Certainly, big specialty pharmacies have the capability to implement these qualities, yet consistently growing prescription volume causes difficulty maintaining a dependable and efficient level of service. Anecdotes abound from patients who encounter a delay in prescription processing and prior authorization approval.

The delay starts at the level of the preferred pharmacy processing incoming prescription orders. Certain pharmacies will place transferred prescriptions into a queue, have another member review it, then contact the doctor’s office to confirm.

Other pharmacies will not accept transfers for new prescriptions as laws in which state the pharmacy resides do not allow for prescriptions that have been placed on hold to be transferred in. Thus, information at the time of phone contact is confirmed and the pharmacy then reaches out to the provider to receive a new prescription.

These extra steps waste much needed time and energy on the smaller pharmacy’s behalf, leading to serial hemorrhages in capital. On the other side of these interactions, the patient waits for a medication that they are in need of.

3. Small specialty pharmacies must account for excess spending without compensatory prescription volume

Although complexities found within the prescription intake process of big specialty pharmacies add a necessary level of quality assurance to a high volume of prescription intake, these steps are wasteful for the transferring pharmacy.

Prior to determining a prescription must be transferred, these steps are generally followed:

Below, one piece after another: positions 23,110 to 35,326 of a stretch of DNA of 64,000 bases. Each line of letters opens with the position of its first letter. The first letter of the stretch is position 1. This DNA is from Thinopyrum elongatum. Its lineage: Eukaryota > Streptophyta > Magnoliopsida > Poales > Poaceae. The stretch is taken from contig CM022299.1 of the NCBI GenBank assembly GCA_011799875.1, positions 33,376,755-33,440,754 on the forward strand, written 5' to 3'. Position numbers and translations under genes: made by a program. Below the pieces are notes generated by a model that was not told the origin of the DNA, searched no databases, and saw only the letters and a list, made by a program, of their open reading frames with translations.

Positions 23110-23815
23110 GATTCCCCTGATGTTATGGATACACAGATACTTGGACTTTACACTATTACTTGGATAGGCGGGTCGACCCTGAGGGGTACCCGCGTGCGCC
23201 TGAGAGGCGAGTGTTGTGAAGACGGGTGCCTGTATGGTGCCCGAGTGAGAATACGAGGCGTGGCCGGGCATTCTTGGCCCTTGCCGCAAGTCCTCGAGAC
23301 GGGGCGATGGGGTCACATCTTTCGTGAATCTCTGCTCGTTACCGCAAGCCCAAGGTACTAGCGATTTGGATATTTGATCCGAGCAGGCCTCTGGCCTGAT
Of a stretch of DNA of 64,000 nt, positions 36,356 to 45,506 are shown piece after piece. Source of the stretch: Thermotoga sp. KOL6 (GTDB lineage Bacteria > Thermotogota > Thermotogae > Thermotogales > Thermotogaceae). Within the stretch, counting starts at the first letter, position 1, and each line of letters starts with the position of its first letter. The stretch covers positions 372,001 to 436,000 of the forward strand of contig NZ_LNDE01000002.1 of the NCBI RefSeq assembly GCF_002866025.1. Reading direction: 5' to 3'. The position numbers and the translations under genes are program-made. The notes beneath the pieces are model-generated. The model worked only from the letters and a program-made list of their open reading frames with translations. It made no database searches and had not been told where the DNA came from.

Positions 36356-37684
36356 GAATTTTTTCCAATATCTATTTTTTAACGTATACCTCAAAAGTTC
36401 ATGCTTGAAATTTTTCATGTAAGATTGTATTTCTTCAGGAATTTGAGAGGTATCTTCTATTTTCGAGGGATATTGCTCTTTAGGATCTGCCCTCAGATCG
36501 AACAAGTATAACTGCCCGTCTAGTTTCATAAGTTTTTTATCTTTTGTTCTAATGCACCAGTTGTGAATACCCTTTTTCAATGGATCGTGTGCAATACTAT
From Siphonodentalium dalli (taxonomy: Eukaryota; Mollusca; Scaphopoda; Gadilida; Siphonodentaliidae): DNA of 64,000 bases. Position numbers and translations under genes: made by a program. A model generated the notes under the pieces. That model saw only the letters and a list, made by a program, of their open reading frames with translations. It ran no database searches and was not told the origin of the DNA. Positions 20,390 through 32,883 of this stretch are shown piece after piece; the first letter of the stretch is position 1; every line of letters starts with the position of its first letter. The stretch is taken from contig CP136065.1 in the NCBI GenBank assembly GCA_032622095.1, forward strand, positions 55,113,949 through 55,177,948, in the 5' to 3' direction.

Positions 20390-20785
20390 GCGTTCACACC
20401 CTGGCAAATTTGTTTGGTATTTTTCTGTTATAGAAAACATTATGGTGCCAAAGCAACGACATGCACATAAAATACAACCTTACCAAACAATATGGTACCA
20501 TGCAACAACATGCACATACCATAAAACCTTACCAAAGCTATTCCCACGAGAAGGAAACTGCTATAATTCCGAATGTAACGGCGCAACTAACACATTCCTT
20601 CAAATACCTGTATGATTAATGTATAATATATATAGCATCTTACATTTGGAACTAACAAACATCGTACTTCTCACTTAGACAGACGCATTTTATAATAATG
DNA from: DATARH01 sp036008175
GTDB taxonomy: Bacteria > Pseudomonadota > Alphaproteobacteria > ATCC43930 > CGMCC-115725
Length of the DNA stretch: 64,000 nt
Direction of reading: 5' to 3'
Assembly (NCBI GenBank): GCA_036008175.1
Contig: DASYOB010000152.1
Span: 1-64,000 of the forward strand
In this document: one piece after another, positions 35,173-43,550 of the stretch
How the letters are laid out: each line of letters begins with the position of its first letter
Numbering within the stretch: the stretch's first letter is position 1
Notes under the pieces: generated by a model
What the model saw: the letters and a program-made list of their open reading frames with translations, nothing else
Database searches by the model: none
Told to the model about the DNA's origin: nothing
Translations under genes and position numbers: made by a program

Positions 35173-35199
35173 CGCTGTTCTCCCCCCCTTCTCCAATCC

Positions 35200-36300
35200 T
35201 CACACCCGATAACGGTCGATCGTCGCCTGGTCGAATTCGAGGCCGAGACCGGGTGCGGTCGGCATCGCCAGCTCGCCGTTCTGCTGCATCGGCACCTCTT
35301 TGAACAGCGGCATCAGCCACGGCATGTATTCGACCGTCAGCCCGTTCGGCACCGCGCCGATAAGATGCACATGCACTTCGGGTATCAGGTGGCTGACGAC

· intake of the prescription and patient information

· patient contact to confirm demographic and benefits information

· data entry and billing of prescription

· provider contact for required clinical data

· initiation of prior authorization process

· follow-up on prior authorizations through communication with the provider’s office

Once the pharmacy is notified of prescription approval, in general, the submission of the claim yields notice that the prescription must be filled through a specialty pharmacy. The notion of ensuring the medication is paid for by insurance is altruistic at a patient care level, as the patient is certain they are soon to receive the medication.

Pharmacies should be glad to take care of the patient and assist them in tracking the progress of the prior authorization in coordination with the providers office. However, time spent by pharmacy technicians, call center representatives, pharmacists, pharmacy liaisons, and other associated staff adds up.

The time it takes for the pharmacy team to accomplish these objectives only to determine the prescription must be transferred leads to a net loss in profit on that prescription. This concept is especially true in pharmacies that tend to provide high-touch, “white glove” services.

Thus, it is difficult for a pharmacy attempting to navigate the path of expanded access to stay afloat, as the time spent on mediating the prescription’s journey, although time well spent, yields benefit to a different pharmacy.

These are just a few of the issues that are encountered in the independent specialty pharmacy space. At this rate, the existing (and minimal) community access for specialty patients to local pharmacies that provide specialty services is likely to decrease, leading to care by way of mail order services with little exception.

This removes one of the best qualities brick and mortar pharmacies and pharmacists can provide, an informative face-to-face interaction. Independent pharmacies must stay on top of accreditation trends and relevant changes in pharmacy law to remain at the forefront of this unique type of patient care.

Reference

1. Fein, JA. 2017 February 22. The Top 15 Specialty Pharmacies of 2016. Retrieved from: http://www.drugchannels.net/2017/02/the-top-15-specialty-pharmacies-of-2016.html

Sean Swisher, PharmD, MTM-C, is pharmacy manager at Curexa Pharmacy.